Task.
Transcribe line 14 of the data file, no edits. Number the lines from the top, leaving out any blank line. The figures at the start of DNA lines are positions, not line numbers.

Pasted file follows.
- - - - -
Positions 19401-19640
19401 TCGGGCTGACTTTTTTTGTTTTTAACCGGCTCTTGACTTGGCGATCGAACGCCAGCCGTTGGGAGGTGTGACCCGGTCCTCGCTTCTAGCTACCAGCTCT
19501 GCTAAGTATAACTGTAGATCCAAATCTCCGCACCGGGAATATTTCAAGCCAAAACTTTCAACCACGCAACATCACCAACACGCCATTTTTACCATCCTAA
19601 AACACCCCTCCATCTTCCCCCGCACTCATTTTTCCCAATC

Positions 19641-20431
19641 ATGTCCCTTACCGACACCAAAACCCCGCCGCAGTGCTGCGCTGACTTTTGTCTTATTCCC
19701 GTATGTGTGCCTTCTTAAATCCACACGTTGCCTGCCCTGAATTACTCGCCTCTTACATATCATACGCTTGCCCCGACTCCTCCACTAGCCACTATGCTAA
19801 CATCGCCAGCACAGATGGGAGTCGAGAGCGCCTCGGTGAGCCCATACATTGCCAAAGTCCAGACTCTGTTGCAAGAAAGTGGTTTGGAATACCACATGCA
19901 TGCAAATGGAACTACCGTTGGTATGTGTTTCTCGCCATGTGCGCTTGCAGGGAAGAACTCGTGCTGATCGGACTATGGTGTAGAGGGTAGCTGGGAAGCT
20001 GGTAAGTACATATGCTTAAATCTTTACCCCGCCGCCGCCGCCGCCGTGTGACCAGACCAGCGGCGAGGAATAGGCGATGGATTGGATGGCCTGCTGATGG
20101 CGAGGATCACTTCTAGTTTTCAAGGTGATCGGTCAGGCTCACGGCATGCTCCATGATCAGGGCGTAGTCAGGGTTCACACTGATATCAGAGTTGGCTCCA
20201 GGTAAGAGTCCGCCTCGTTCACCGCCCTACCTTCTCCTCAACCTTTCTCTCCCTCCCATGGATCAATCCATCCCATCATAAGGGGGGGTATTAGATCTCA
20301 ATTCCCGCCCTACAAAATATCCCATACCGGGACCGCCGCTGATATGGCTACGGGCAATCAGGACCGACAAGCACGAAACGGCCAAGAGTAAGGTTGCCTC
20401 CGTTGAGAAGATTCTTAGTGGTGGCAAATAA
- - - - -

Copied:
20401 CGTTGAGAAGATTCTTAGTGGTGGCAAATAA